The Golan Heights, is a narrow plateau on Israel’s northeastern border which Israel gained from Syria in the 1967 Six-Day War. Israel annexed the territory in 1981. Before 1967, Syria used the strategic advantage of the Heights to attack low-lying Israeli towns and villages in the Galilee, as well as to divert water flowing into Israel’s main water sources.
The four hundred-plus square-mile strategic plateau is 7.5-12.5 miles wide and is characterized by steep escarpments on its western, southeastern and southwestern exposures, overlooking much of northern Israel. The headwaters of the Jordan River and the Kinneret (Sea of Galilee) are located on the Golan, which traditionally provide Israel with over one-third of its water supply. The Golan Heights are only 40 miles from Damascus. The area is prominently mentioned throughout the Bible. There are thirty-three Israeli-Jewish communities on the Golan, comprising over 20,000 Jews, and an equal number of Druze inhabitants.
Syria and Israel have had hostile relations since 1948, with a few brief periods of bilateral negotiations beginning in 1991. The primary dispute between the two countries is over Israel’s control of the Golan Heights and other border issues, water rights, normalization and Syria’s material support for terrorist organizations such as Hezbollah, Hamas and Islamic Jihad, as well as Syria’s increasingly close relationship with Iran.
Syria declared war on the nascent Jewish state in May 1948, and fought against Israel in the War of Independence. Between 1948 and 1967, Syria used the Golan Heights as a springboard for attacking farmers and fisherman in northern Israel. The Syrians repeatedly shelled Israeli towns below the Heights, and sniper fire was a constant danger. As a result of these actions, 140 Israelis were killed and many more were injured. During this period, Syria also interfered with fishing and other Israeli water projects in Lake Kinneret. Syria repeatedly threatened to contaminate the water if Israel attempted to pump water from the Kinneret without Syrian permission and also sought to divert Banias, one of the Jordan River water sources.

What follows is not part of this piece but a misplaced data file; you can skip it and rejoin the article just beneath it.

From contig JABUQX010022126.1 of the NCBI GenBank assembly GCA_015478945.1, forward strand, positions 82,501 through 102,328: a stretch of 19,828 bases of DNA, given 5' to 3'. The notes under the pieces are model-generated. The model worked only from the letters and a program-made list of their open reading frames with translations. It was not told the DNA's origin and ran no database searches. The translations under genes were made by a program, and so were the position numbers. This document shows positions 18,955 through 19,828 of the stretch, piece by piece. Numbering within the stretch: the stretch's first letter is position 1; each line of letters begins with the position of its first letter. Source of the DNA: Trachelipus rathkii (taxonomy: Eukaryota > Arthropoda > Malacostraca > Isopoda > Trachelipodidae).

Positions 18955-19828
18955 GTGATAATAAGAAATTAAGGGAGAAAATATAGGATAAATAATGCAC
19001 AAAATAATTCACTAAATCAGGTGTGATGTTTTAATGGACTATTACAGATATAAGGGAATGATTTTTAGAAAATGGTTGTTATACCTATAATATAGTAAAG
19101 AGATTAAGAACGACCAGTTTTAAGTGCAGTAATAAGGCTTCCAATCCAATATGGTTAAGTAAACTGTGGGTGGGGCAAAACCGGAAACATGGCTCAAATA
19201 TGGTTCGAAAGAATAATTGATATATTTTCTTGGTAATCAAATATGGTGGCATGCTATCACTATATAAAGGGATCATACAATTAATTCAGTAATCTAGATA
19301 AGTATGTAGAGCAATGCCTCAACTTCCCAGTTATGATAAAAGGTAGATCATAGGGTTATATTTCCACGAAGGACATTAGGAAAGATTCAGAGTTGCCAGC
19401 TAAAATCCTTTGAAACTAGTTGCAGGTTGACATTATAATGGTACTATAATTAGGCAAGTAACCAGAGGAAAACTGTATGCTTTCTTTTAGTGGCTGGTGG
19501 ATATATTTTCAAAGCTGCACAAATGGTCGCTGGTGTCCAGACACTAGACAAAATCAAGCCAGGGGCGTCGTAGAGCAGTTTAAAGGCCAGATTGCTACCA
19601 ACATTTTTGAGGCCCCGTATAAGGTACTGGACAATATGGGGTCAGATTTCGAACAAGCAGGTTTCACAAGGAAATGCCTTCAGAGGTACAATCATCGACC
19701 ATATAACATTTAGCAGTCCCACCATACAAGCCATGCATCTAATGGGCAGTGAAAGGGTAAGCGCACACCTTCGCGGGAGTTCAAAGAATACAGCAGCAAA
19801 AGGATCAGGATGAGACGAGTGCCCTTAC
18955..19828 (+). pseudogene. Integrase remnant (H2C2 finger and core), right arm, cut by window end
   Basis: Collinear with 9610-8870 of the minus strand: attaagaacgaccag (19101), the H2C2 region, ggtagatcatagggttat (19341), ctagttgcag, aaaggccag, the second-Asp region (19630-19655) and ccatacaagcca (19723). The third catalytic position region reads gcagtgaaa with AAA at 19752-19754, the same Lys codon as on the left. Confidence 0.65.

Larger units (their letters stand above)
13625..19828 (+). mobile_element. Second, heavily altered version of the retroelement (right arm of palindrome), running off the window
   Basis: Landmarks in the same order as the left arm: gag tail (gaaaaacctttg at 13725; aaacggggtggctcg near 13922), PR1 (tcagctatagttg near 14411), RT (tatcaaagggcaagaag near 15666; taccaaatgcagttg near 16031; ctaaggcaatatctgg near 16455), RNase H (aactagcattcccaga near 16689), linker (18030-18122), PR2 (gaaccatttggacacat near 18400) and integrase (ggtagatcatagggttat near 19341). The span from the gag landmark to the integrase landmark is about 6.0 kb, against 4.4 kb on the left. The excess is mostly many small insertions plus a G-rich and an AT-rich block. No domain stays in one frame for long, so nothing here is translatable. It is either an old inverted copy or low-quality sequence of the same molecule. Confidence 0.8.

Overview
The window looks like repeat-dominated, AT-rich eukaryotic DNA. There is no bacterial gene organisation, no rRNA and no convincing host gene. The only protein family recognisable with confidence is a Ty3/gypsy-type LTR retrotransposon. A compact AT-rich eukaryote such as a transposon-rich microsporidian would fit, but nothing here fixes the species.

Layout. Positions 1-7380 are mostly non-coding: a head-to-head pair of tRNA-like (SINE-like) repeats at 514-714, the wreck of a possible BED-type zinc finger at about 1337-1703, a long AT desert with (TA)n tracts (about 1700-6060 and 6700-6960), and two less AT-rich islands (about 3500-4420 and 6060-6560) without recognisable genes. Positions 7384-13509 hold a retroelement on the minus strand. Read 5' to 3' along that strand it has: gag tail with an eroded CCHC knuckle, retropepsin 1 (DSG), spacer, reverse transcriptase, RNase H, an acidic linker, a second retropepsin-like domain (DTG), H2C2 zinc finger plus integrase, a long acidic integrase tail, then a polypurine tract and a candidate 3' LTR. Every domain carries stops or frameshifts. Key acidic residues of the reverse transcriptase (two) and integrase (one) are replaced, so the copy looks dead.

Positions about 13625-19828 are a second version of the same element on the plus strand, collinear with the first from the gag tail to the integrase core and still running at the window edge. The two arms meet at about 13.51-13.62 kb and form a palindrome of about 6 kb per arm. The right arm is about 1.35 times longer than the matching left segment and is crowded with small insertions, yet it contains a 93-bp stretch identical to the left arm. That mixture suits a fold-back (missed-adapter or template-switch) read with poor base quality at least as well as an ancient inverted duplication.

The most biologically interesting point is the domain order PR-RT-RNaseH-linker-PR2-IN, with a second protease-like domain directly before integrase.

In the 1967 Six-Day War, Israel launched a preemptive attack against Egypt, Syria and Jordan, and during the fighting, gained the strategic Golan Heights. Syria joined with Egypt to attack Israel in the October 1973 Yom Kippur War, but Israel successfully repelled attacking Syrian forces and gained an additional strip of the Golan Heights. Following the Israeli-Syrian disengagement agreement of May 1974, Israel withdrew from the eastern strip of the Heights captured during the 1973 War, the town of Kuneitra, and a few strips of territory gained in 1967. A disengagement zone was created where United Nations troops are stationed, and on either side of that zone, limited Israeli and Syrian forces are positioned. This area has been relatively free of incident since the conclusion of the 1974 agreement. Today, over one thousand members of the United Nations peacekeeping forces (officially called the UN Disengagement Observer Force or UNDOF) monitor the cease-fire line in the 220-yard-wide no man’s land which separates Syrian and Israeli checkpoints. UNDOF is comprised of military troops (from Austria, Canada, Croatia, India, Japan, Poland and Slovakia), military observers, international and local civilian staff.
Israel and Syria have engaged in periodic bilateral negotiations over the past two decades, with the key issues being the status of the Golan Heights, access to water, security arrangements (Israel wants to maintain a monitoring station on Mount Hermon after any Golan withdrawal), Syrian support for terrorist organizations, implementation of normalization, and other difficult matters. Syria first agreed to direct, bilateral negotiations with Israel at the Madrid Peace conference in 1991. Publicly, Syria neither supported nor opposed the September 1993 Israel-PLO accord, but a period of bilateral negotiations began in 1994, with a series of meetings at the State Department in Washington. Media reports document a series of back channel contacts between Syrian and Israel in the mid-1990’s, with American businessman Ronald Lauder charged by Israeli Prime Minister Benjamin Netanyahu as an intermediary. In January and March of 2000, Syrian President Hafez al-Assad and Israeli Prime Minister Ehud Barak met in Shepherdstown, West Virginia, and in Geneva for U.S.-mediated peace talks. Talks ceased for several years with the outbreak of the Second Intifada and the death of Hafez al-Assad in 2000 and the succession of his son Bashar al-Assad to the presidency. In May 2008, Syria and Israel issued simultaneous statements declaring that they were beginning peace talks under Turkish auspices. At this writing, there is no indication that such contacts are continuing.